- More secure way to store data.
Challenges of a custom solution:
- Unofficial libraries for React Native are a tricky thing. They have worse support than the official ones, since sometimes developers stop contributing to them. That's when old errors may remain unfixed, and the new React Native releases may be not compatible with the former library implementation.
- The custom solution requires a bigger development team and more support from your side.
- Deployment and scaling services depend on you and require good planning.
- Development is more time-consuming.
With custom development it's necessary to plan the architecture to calculate the final price.
Video meeting P2P platform development
The Motipio founder addressed us with an idea to utilize live video streaming functionality for enabling the experts of multiple fields including law, medicine, education, coaching, and many others to monetize their consultancy services, as well as letting people find qualified assistance online.
Concerning the lower operating expenses, our client insisted on Jitsi for this video meeting P2P marketplace platform development. The project was realized as a mobile application that also has a web version available.
Despite the open-source nature, at the beginning of the Motipio project Jitsi documentation was incomplete, but under regular improvement and updating. Moreover, there are no React Native and Node.js SDKs - the development team needed to make Jitsi integration from scratch.
As a result, the following features related to live video streaming were developed for Motipio:
- There are two types of users:
1) those who can enable their cameras and microphones, and become (or interact with) the main speaker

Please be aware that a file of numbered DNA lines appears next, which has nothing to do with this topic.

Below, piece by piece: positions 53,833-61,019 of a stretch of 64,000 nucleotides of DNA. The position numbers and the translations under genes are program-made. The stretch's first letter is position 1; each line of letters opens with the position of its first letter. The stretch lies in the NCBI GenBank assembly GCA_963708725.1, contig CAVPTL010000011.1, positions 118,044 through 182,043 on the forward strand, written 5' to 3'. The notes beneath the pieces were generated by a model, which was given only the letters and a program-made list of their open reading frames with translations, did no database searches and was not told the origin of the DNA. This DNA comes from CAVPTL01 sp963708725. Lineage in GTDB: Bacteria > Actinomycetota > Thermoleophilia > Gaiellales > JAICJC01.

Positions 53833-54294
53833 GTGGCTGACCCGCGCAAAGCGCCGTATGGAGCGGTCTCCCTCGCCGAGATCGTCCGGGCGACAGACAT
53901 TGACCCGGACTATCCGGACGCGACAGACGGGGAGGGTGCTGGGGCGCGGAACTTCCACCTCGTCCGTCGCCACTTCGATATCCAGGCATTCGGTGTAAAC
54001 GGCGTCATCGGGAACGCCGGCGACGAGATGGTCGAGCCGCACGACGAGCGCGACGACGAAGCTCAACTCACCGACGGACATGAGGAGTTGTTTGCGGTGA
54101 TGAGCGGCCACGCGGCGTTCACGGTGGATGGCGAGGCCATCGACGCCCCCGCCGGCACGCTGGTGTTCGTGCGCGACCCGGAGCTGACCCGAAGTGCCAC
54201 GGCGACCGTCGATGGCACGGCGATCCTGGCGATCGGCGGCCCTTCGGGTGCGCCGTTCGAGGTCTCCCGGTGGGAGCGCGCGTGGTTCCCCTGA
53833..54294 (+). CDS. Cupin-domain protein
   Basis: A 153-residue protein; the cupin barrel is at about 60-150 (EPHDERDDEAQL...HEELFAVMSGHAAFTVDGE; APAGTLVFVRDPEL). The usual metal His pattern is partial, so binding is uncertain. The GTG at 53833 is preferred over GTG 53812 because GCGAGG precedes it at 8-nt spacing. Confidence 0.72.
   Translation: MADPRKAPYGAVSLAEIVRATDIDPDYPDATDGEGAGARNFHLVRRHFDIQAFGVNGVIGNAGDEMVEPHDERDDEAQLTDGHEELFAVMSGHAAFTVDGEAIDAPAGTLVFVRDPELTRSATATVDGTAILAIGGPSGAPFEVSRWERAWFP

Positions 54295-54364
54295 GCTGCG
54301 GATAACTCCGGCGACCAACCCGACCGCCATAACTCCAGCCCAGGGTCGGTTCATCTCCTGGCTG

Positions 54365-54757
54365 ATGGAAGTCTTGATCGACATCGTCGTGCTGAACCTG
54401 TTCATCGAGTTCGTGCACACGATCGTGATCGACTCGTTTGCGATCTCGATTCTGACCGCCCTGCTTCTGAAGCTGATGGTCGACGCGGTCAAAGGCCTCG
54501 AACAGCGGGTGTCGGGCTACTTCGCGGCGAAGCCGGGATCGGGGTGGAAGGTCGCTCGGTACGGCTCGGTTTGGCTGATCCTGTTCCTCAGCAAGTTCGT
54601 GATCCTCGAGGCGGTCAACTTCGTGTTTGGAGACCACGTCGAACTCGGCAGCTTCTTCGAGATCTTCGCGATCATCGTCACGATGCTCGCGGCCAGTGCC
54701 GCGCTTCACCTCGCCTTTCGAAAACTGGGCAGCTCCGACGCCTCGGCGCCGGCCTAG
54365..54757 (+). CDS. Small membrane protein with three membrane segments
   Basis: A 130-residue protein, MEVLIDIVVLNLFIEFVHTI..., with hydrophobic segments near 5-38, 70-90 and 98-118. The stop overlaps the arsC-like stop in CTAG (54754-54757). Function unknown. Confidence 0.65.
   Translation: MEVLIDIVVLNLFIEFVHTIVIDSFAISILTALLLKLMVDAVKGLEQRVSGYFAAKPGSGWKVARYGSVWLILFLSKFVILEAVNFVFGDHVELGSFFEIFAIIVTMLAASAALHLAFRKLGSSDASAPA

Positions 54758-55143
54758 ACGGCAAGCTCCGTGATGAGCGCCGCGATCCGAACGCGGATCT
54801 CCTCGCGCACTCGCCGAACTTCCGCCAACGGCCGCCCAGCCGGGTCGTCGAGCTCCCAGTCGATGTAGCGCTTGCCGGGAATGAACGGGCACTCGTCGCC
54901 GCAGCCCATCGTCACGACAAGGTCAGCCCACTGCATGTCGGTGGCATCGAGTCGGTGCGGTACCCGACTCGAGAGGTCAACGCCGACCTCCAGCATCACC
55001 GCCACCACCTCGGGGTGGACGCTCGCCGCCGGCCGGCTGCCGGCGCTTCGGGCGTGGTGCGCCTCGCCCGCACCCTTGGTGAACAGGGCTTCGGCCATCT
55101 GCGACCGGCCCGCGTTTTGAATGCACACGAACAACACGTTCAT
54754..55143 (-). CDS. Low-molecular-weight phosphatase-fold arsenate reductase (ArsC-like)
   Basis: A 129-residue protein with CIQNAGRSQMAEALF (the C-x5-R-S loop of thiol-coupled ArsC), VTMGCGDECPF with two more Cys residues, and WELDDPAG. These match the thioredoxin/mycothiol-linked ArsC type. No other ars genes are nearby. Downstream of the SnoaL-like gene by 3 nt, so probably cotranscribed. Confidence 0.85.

2) live stream viewers who can watch the video but have no possibility to interact with the presenter
- One subscriber can connect to a live video stream from multiple devices simultaneously, which will be counted as a single connection from one user
- If a user for some reason doesn't log out after the video stream, they will be signed out in an hour automatically
- Despite Jitsi's scalability potential, the maximum number of app users was limited to 100 people by the customer. Admin can manually change the number of users within this quantity.
- Stream publishing: a group of users may start a video meeting privately, and provide access to it for other subscribers whenever and if they decide to do so
- Screen sharing
- Possibility to mute a user
- One can "raise a hand" (e.g. to draw attention or to vote for something, etc.)
- Possibility to "kick" a stream user as a warning for some undesired activity
- Ban a user - so they will permanently not be able to join a particular live stream.
Let's sum it up
Despite minor concerns about the future demand for apps with live video functionality, it is certain to keep growing. The lockdown has forced several industries to resort to remote collaboration, disclosing the impressive potential of live streaming services.
Hope this article has broadened your outlook on the existing options for live video functionality realization, and will help to bring your video streaming app to life. Let us know if you need any assistance with implementing such functionality or have any questions, we are eager to lend a hand and share our experience with you.Case Studies